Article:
Treasury Department Inspector General for Tax Administration J. Russell George turns out to be a bulldog type of watchdog. And a bulldog attitude is apparently needed to get to the bottom of seemingly rampant wrongdoing at the Internal Revenue Service.

Mr. George’s office (TIGTA) told Congress Thursday that it is investigating “potential criminal activity” by the Internal Revenue Service in providing false information to its own investigation, a federal court and Congress about the availability of emails related to its targeting of non-profit groups promoting conservative politics.

Back in August 2013 the House of Representatives issued a subpoena to the IRS for the emails of Lois Lerner, director of the agency’s exempt organizations unit.

Her office led the crack-down on conservative non-profits from 2010 through 2012. Ms. Lerner was later cited for contempt of Congress because she refused to testify about her activities at the IRS.

And in June 2014, after a delay of 10 months, the IRS told Congress it could not recover Lerner’s emails to the White House, the Justice Department, the Federal Election Commission, the Treasury Department, Democratic members of Congress and other agencies outside the IRS because her computer with the relevant emails had crashed and no backups were available.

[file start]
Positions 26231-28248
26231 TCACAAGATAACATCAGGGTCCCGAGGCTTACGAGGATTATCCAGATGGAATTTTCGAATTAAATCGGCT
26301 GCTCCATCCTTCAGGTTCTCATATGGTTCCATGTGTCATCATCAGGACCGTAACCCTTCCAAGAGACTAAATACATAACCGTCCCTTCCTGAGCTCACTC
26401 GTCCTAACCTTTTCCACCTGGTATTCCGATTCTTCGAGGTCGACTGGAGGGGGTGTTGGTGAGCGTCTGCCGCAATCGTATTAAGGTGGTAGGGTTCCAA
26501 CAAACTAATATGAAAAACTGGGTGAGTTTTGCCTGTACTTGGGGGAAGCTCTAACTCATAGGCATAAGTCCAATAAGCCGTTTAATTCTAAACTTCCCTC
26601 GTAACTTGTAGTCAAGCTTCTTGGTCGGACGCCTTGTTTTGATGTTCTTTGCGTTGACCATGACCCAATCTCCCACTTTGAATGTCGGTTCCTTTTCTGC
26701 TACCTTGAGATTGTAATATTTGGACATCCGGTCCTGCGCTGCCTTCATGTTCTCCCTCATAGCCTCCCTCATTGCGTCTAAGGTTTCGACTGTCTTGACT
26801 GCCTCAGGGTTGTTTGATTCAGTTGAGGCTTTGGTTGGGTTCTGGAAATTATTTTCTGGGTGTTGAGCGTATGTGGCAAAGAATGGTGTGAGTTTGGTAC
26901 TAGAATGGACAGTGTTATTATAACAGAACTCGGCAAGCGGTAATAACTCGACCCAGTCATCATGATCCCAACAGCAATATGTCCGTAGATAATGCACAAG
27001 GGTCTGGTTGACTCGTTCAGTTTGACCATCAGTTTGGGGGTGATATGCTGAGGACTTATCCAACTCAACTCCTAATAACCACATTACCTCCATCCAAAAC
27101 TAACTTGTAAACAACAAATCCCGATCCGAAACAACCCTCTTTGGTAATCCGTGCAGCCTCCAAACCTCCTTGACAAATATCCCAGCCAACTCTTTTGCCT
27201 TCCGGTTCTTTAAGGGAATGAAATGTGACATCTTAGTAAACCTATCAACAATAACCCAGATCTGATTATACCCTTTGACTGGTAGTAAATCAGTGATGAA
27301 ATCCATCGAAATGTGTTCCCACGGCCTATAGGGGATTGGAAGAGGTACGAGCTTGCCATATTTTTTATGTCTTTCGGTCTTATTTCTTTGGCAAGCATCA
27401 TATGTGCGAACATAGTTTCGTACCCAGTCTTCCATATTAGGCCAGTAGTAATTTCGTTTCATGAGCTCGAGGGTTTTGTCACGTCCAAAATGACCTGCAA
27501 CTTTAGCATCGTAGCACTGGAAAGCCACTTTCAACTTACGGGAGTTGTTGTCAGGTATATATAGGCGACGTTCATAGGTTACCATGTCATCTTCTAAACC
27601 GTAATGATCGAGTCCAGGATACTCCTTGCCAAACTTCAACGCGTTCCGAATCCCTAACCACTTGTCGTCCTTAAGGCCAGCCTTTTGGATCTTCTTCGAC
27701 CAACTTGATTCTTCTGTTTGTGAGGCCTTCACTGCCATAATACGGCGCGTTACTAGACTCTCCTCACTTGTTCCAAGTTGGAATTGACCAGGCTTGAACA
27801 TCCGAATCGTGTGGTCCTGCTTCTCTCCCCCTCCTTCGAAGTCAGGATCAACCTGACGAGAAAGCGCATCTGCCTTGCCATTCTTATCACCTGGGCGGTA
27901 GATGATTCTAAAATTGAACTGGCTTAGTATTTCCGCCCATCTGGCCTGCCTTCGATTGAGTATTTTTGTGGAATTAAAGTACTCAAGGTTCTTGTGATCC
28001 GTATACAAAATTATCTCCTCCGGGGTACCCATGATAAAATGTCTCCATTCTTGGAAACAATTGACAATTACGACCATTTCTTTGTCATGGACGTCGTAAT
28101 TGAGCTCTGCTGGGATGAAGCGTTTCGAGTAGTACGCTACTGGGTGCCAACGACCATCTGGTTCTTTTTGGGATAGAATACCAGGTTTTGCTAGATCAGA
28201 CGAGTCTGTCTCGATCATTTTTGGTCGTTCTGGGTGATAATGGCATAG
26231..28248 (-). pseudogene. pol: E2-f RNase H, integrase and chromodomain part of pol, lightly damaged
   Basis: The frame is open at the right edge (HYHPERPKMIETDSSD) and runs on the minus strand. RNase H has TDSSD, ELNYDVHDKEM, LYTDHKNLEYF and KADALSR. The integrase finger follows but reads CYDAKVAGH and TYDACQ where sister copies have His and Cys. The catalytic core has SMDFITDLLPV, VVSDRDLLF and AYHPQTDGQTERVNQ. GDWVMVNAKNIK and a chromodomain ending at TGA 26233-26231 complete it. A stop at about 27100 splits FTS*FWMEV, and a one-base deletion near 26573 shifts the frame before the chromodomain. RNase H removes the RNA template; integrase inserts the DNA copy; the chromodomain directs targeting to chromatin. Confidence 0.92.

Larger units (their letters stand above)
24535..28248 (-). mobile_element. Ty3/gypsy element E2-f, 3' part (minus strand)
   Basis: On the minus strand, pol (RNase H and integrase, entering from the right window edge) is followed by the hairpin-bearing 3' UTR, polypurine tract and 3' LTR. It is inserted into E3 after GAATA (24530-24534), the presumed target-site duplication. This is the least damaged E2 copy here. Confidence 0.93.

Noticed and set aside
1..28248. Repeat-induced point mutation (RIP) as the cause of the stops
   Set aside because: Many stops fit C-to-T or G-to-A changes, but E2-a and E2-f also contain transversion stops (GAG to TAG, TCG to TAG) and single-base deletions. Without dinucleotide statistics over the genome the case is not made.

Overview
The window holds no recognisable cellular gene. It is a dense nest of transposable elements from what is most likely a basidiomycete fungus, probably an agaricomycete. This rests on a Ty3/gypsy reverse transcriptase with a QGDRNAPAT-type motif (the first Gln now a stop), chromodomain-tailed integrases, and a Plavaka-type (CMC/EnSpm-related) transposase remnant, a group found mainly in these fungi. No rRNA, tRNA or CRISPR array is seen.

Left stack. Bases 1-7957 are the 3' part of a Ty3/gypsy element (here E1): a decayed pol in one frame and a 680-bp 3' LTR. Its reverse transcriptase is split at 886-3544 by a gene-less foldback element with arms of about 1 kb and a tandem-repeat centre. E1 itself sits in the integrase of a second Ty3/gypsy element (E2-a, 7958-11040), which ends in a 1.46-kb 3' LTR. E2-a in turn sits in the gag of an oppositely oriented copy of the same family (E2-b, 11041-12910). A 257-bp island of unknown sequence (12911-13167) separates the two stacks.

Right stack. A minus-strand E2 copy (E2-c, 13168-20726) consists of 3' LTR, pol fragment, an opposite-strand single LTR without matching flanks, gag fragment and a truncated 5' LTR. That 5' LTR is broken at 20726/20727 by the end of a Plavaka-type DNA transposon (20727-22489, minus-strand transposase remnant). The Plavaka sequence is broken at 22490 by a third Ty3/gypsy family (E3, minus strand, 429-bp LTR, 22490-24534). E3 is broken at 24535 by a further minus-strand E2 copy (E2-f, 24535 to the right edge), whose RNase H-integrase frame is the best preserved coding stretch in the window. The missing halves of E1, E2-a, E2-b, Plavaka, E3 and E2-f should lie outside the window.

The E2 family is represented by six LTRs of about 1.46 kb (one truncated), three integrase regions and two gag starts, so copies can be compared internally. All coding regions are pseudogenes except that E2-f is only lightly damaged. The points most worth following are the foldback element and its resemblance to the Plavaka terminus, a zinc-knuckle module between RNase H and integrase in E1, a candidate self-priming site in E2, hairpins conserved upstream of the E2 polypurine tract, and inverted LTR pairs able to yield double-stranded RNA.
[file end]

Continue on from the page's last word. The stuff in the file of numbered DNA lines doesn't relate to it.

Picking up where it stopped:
IRS Commissioner John Koskinen testified that Ms. Lerner’s laptop hard drive had been “recycled and destroyed in the normal process,” and that backup tapes were routinely overwritten every six months.

Other IRS officials provided similar testimony to a federal court.

However, Inspector General George’s separate investigation last year found the backups that the IRS claimed had routinely been erased. On Thursday, TIGTA Deputy IG for Investigations Tim Camus told the House Oversight Committee that it took his agents two weeks to find the missing tapes and another four months of work by technicians to assemble Lerner’s emails from the tapes. “They were right where you would expect them to be,” he said.

Mr. Camus said no one from Mr. Koskinen’s office or the top level of the IRS had ever asked the agency’s technology specialists for the tapes.

He added that his agents had discovered an additional 400 backup tapes that the IRS did not initially disclose to his investigation, that hard drives said by the IRS to have been destroyed actually exist — and that “some tapes” may have been erased.

“There is potential criminal activity,” Mr. Camus testified.

It is too soon to say whether these facts reveal a criminal conspiracy or simply monumental incompetence at the IRS.

But these troubling matters certainly bear further investigation.